FERC Order on PJM Capacity Market Reforms Draws Criticism for Hindering State Clean Energy Policies

The Federal Energy Regulatory Commission’s long-awaited order revamping PJM Interconnection LLC’s capacity market rules directs the grid operator to extend the minimum offer price, or MOPR, to all new state-subsidized resources. Clean energy advocates sharply criticized the move citing its potential to harm renewable generation seeking to participate in the capacity market. Democratic Commissioner Richard Glick dissented from the order, calling it an attempt to slow the region’s transition to a clean energy future and cautioned that it would raise capacity costs by at least $2.4 billion annually.

The order, issued on Dec. 19, would expand the MOPR to new or existing resources entitled to state subsidies, with certain exemptions. The ruling applies exemptions to existing resources participating in state renewable portfolio standard programs, existing demand response, energy efficiency and storage resources, and existing self-supply resources. Further, federal subsidies will not be subject to the MOPR. Previously, the MOPR required that new, non-exempt natural gas-fired generators offer at or above the offer price floor set by the grid operator.

Glick, the panel’s lone Democrat, issued a vehement dissent calling the order “illegal, illogical, and truly bad public policy.” The sweeping definition of subsidy will potentially subject much of the capacity market to MOPR, and the number of exemptions will entrench the current resource mix by excluding several existing classes from mitigation. The order permits the commission to zero out any state effort to address the externalities associated with electricity sales, including the Regional Greenhouse Gas Initiative and target any future carbon tax, cap-and-trade program, or clean energy standard, all of which would inevitably affect the wholesale market clearing price, according to Glick.

The Sierra Club called the rule disastrous, saying it will “essentially exclude new renewable energy resources from the PJM capacity market,” and pointed to predictions that the decision will cost almost $6 billion annually and raise emissions.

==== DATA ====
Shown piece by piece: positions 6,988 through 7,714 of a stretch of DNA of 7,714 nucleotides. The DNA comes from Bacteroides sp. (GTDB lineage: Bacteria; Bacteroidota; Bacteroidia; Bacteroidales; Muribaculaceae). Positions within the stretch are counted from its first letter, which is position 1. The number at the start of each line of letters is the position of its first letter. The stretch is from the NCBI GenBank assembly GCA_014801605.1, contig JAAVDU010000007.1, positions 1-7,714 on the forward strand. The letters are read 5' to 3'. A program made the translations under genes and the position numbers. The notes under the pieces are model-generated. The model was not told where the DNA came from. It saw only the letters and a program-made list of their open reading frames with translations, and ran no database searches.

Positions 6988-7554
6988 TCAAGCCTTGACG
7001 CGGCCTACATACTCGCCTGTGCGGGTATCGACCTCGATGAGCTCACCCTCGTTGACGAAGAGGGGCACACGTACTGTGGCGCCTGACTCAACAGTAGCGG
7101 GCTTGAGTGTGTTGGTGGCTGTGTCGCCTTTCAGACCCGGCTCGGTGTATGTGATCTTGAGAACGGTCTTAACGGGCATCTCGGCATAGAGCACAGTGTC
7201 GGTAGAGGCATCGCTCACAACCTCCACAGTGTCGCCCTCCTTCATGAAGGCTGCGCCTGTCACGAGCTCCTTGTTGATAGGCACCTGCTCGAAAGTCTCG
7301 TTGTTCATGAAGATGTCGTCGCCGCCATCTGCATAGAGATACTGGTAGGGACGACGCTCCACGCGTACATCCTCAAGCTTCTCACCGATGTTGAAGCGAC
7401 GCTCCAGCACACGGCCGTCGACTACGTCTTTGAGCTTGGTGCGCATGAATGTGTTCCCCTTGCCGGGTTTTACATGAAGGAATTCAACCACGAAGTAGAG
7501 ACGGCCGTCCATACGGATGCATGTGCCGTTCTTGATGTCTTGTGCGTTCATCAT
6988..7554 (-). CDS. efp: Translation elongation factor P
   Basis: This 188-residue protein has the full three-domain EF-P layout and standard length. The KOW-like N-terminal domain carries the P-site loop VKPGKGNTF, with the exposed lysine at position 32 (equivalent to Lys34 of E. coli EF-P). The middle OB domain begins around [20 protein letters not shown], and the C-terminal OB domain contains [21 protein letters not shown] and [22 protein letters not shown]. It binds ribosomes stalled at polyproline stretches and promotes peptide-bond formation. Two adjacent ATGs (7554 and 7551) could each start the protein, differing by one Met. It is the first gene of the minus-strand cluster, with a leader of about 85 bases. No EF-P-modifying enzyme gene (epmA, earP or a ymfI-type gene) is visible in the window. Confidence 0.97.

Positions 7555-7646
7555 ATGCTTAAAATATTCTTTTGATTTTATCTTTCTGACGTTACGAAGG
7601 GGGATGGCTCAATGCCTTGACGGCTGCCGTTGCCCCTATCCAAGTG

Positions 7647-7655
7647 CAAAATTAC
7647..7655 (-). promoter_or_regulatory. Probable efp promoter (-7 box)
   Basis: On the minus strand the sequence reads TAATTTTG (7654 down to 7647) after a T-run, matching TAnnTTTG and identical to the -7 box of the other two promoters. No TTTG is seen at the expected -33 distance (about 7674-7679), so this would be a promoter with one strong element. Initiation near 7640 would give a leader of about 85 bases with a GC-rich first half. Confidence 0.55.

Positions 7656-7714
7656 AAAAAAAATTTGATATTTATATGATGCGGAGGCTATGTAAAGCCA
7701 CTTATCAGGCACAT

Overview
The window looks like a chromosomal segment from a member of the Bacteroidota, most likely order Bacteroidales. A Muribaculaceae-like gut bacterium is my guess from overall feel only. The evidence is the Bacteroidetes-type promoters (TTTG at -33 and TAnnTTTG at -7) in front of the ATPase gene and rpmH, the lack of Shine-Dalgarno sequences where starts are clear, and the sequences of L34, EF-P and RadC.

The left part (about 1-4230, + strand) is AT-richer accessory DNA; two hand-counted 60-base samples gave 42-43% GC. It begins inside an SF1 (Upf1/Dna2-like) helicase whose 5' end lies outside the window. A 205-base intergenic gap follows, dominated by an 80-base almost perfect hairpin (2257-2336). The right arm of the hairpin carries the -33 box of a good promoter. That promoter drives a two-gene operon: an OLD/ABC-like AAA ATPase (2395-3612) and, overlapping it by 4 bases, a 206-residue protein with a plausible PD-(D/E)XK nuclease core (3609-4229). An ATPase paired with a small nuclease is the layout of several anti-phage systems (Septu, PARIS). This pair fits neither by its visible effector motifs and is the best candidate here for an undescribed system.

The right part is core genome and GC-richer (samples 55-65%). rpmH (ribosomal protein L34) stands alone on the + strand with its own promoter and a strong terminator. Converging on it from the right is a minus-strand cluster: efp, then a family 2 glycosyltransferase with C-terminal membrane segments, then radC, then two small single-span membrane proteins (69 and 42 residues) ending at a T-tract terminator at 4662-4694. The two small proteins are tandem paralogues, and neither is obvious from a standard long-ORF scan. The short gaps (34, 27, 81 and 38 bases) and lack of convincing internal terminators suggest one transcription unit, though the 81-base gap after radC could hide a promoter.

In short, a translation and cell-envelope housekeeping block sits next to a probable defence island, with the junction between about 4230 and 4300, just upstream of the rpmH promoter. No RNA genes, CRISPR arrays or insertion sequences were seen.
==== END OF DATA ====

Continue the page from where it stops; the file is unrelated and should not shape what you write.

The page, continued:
The Electric Power Supply Association, which represents competitive suppliers, commended the order, saying it helps advance a “durable and sustainable market design that meets the needs of the 21st century.”

In April 2018, PJM proposed two approaches to combat the price distortion in its markets as participation of sources receiving out-of-market state revenues continues to grow. In an order issued in June 2018, FERC agreed that state subsidies distort the market, finding that the existing market design relating to the MOPR applied in the capacity market is unjust and unreasonable. However, the commission rejected the approaches and ordered PJM to revamp its capacity market rules. The grid operator responded in October 2018, proposing an expanded MOPR that would apply to existing and new resources regardless of fuel and technology types, along with a unit-specific carve-out option for resources that do not want to be restricted by the MOPR. The “Resource Carve-Out,” or RCO mechanism would offer an alternative to MOPR allowing subsidized resources to obtain a capacity commitment without having to clear the capacity market. Recognizing that the mechanism would not completely protect market clearing prices from the “trade-off” resulting from uneconomic resources, the proposal also included an “Extended Resource Carve-Out” that adds a price adjustment method to restore clearing prices closer to the competitive outcome. In its latest order, FERC adopted an expanded MOPR rather than the RCO and extended RCO proposals.

PJM is required to submit a compliance filing by March 18 and provide a timeline for its next capacity auction.